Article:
And the reason the date is okay for the father of the groom is because he acknowledges he only sees the date as, “The day my parents died” because he felt no moment-to-moment trauma, whereas my other brother felt the suffering of answering the door, running to get the rabbi, having to tell his little brother the awful news and being the man-of-the-house at 13 years old. Plus, he did not sleep on Sunday nights for 25 years until he finally went to therapy.
And the fact that my younger brother views the date as he does, he has not emotionally recognized the actual trauma my other brother and I went through and has asked us to put our experiences aside to attend the wedding. Though we both have tried to do that, we are both feeling the date is not appropriate for rejoicing. Right or wrong, that is not the question or the answer. Though, it would have been heartening to hear, “I understand your feelings, emotions and experiences and I accept and acknowledge what you went through.” We have not heard anything close to those words. But, please understand, him not sharing those sentiments have not been a factor in our feelings of attending the wedding, or feelings towards him, as we want him to feel joy and happiness at his son’s wedding. On November 4 weekend, 2019, we will feel the bitter/sweet of the day.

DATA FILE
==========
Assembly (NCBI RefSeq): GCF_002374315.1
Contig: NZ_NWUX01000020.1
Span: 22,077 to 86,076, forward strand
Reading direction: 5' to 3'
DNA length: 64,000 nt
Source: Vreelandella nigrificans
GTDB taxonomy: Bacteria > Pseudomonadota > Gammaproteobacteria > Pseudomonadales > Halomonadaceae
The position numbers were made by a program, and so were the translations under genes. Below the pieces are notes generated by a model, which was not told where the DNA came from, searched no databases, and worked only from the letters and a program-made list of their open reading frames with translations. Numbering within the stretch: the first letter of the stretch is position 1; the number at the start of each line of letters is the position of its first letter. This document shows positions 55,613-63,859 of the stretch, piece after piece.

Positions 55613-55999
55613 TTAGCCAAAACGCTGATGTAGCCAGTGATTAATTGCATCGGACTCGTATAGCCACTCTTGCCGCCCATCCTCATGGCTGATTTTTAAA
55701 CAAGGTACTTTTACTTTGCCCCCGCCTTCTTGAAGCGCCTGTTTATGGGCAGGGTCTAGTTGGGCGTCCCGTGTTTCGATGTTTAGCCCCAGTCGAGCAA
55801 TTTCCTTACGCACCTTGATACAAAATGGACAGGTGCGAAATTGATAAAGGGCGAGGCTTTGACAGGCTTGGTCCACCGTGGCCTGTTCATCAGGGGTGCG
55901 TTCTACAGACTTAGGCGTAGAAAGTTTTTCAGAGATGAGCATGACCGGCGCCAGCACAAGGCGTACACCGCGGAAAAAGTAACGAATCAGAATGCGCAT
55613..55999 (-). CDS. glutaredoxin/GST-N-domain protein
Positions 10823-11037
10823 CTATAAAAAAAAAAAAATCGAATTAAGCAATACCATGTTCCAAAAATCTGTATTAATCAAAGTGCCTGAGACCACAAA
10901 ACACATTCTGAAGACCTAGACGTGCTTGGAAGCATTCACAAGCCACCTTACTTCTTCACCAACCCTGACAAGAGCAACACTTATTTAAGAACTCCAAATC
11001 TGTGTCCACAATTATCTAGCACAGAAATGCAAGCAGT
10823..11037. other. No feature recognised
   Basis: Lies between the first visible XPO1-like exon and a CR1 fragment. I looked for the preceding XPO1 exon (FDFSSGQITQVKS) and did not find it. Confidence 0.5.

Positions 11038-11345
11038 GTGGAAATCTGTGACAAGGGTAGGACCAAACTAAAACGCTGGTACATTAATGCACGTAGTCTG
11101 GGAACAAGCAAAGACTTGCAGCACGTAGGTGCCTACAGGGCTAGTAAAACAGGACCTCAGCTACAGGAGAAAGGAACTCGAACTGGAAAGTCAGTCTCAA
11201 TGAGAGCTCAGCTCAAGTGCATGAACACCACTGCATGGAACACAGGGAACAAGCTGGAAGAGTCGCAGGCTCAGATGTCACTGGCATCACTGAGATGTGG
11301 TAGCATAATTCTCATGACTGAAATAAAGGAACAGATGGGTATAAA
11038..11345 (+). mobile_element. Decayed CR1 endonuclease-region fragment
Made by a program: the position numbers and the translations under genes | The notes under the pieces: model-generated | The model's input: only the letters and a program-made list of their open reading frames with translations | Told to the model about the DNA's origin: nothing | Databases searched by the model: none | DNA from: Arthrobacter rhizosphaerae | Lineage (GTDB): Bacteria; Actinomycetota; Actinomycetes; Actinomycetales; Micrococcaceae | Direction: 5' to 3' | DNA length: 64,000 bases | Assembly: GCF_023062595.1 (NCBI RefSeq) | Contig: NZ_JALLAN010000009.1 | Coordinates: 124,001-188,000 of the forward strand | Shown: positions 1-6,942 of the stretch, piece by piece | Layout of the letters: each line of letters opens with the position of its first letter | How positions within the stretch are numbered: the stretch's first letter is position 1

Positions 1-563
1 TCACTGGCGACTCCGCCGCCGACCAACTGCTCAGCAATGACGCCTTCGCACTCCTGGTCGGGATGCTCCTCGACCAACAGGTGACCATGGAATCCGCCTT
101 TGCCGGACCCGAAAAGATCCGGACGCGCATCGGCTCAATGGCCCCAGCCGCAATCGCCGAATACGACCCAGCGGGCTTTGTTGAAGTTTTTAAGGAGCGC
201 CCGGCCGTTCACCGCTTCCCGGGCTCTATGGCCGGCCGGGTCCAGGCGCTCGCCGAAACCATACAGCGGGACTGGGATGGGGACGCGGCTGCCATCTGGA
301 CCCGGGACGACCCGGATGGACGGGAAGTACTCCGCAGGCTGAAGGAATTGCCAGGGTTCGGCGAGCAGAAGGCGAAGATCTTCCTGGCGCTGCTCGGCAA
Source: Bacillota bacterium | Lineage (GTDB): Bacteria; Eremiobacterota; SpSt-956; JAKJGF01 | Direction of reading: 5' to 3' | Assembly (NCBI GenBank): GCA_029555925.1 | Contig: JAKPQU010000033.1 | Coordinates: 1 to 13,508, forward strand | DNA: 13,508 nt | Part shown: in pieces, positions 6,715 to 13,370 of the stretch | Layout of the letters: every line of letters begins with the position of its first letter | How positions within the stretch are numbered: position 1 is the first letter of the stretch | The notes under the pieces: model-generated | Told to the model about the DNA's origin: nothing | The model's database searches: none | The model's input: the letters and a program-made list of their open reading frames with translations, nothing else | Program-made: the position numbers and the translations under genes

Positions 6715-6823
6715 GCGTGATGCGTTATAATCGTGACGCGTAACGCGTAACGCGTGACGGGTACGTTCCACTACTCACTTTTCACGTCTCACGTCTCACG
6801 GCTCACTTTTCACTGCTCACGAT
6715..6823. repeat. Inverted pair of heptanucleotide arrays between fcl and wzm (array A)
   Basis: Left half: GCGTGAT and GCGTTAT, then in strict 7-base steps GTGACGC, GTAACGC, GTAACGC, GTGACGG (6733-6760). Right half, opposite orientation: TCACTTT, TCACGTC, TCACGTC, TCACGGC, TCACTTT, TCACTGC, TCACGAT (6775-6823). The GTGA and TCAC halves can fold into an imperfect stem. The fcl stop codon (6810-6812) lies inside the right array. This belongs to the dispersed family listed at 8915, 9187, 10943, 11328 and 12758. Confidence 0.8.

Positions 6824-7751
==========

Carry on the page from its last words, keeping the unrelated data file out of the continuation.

So, as siblings and family, we cannot take for granted we all feel and think the same way, because as individuals we all have to own that which is our personal life-experiences with the interpretations as to how we saw, acted, reacted and lived out what we shared.
Ask a room of 10 Jews their opinions on one subject and you’ll get 18 answers, ideas, thoughts and perceptions.